It is now fast approaching four years since our country at the call of duty, and for the world's welfare entered the great struggle which is still convulsing the nations of the earth. What this has cost us, and what it has meant to us, and to other countries, it is impossible to describe. Imagination reels before the thought. Still the ghastly struggle continues, daily comes the story of carnage, and suffering, and loss; and still the enemy who stands for all that is basest, and most degraded in life, stands firm, and proudly vaunts his prowess.
Why is Victory delayed?
That is the question which has haunted me for many months, and I have asked myself whether we, and our Allies, have failed in those things which are essential, not only to Victory, but to a righteous and, therefore, lasting peace.
In this story, while not attempting a full and complete answer to the question, I have made certain suggestions which I am sure the Nation, the Empire, ought to consider; for on our attitude towards them depends much that is most vital to our welfare.
Let it not be imagined, however, that The Pomp of Yesterday is anything in the nature of a polemic, or a treatise. It is first and foremost a story—a romance if you like—of incident, and adventure. But it is more than a story. It deals with vital things, and it deals with them—however inadequately—sincerely and earnestly. The statements, moreover, which will probably arouse a great deal of antagonism in certain quarters, are not inventions of the Author, but were related to him by those in a position to know.
Neither are the descriptions of the Battle of the Somme the result of the Author's imagination, but transcripts from the experiences of some who passed through it. Added to this, I have, since first writing the story, paid a Second Visit to the Front, during which I traversed the country on which Thiepval, Goomecourt, La Boiselle, Contalmaison; and a score of other towns and villages once stood. Because of this, while doubtless a military authority could point out technical errors in my descriptions, I have been able to visualize the scenes of the battle, and correct such mistakes as I made at the time of writing.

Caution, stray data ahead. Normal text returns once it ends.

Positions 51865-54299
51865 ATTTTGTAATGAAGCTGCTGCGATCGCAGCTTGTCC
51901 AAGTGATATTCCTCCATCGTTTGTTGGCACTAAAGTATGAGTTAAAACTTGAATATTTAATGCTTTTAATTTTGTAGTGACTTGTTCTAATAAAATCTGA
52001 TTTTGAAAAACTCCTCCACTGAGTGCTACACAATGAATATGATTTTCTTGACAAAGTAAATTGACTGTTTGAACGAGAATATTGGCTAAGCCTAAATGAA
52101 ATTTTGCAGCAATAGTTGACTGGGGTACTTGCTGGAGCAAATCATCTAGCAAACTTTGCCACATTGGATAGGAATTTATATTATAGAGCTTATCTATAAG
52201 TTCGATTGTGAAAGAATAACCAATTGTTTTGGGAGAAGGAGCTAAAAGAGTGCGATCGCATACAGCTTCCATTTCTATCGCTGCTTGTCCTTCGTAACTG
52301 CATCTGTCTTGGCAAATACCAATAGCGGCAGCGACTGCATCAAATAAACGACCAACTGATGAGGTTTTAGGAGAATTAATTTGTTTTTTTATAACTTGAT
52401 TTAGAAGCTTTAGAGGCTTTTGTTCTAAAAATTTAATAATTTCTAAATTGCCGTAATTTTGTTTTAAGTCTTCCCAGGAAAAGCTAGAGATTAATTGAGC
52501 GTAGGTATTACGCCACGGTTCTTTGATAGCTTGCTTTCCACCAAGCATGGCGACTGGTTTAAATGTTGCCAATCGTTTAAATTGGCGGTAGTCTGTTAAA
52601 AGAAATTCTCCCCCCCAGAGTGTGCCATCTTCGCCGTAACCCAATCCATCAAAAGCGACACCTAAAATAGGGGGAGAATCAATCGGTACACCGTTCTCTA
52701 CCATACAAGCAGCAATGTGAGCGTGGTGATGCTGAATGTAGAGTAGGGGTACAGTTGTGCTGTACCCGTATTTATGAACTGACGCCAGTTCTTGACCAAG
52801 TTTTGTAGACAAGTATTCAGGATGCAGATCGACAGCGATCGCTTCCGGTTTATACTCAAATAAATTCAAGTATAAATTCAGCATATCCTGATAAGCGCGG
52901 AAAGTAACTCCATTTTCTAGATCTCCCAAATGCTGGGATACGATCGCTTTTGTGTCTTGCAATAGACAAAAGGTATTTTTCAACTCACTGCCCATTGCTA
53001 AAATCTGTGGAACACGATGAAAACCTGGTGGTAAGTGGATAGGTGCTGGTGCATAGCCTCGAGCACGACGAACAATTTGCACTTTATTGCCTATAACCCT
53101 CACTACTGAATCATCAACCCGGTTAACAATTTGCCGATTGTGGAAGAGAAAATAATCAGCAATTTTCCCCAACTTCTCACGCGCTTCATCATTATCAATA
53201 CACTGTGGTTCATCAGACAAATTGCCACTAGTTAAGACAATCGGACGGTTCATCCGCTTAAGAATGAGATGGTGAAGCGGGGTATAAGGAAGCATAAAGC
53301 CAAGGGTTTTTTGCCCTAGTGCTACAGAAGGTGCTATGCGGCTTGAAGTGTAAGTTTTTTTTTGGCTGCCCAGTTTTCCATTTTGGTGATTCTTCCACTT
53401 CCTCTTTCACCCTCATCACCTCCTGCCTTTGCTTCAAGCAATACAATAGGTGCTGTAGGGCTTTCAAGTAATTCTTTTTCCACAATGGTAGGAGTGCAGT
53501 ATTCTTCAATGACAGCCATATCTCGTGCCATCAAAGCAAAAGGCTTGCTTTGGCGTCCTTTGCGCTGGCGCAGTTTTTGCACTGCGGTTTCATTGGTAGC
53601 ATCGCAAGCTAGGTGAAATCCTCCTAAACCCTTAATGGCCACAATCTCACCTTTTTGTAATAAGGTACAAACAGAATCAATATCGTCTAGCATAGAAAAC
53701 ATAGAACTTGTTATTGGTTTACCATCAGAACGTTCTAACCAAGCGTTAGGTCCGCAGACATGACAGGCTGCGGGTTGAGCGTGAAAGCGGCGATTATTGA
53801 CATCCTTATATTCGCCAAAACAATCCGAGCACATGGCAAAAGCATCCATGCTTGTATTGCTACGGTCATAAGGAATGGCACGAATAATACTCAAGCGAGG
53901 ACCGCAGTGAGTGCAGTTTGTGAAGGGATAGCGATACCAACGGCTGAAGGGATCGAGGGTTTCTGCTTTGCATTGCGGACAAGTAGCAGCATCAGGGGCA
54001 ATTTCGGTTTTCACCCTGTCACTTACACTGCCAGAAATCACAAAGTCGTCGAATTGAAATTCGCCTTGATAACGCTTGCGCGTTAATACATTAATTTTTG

One other word. More than once, the chief character in the narrative anticipates what has taken place in Russia. While I do not claim to be a prophet, it is only fair to say that I finished writing the story in August, 1917, when very few dreamt of the terrible chaos which now exists in the once Great Empire on which we so largely depended.JOSEPH HOCKING.
March, 1918.CHAPTER I THE MAN WITHOUT A PAST
My first meeting with the man whose story I have set out to relate was in Plymouth. I had been standing in the harbour, hoping that the friends I had come to meet might yet appear, even although the chances of their doing so had become very small. Perhaps a hundred passengers had landed at the historic quay, and practically all of them had rushed away to catch the London train. I had scrutinized each face eagerly, but when the last passenger had crossed the gangway I had been reluctantly compelled to assume that my friends, for some reason or other, had not come....